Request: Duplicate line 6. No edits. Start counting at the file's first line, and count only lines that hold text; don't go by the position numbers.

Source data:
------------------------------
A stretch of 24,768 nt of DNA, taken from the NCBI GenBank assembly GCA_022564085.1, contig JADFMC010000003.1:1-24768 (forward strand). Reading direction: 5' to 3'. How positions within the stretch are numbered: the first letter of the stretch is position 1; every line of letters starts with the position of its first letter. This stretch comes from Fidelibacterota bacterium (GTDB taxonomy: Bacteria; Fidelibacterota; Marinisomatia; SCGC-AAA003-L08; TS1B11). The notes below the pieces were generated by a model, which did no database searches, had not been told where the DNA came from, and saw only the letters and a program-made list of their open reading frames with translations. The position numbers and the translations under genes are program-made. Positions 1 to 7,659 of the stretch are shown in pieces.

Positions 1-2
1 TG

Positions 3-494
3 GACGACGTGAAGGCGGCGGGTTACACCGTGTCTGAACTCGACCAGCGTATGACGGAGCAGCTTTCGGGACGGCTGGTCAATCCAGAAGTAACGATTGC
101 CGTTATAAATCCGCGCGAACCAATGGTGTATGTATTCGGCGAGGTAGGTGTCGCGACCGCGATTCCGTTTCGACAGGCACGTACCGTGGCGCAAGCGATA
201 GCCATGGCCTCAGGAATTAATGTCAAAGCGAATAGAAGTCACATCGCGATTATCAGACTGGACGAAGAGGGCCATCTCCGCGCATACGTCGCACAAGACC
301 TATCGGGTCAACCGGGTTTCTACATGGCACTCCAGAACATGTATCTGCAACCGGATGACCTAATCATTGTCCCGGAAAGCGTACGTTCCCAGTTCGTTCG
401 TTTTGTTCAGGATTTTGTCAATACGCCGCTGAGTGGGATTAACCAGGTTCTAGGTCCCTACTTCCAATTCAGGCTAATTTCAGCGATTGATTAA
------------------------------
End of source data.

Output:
101 CGTTATAAATCCGCGCGAACCAATGGTGTATGTATTCGGCGAGGTAGGTGTCGCGACCGCGATTCCGTTTCGACAGGCACGTACCGTGGCGCAAGCGATA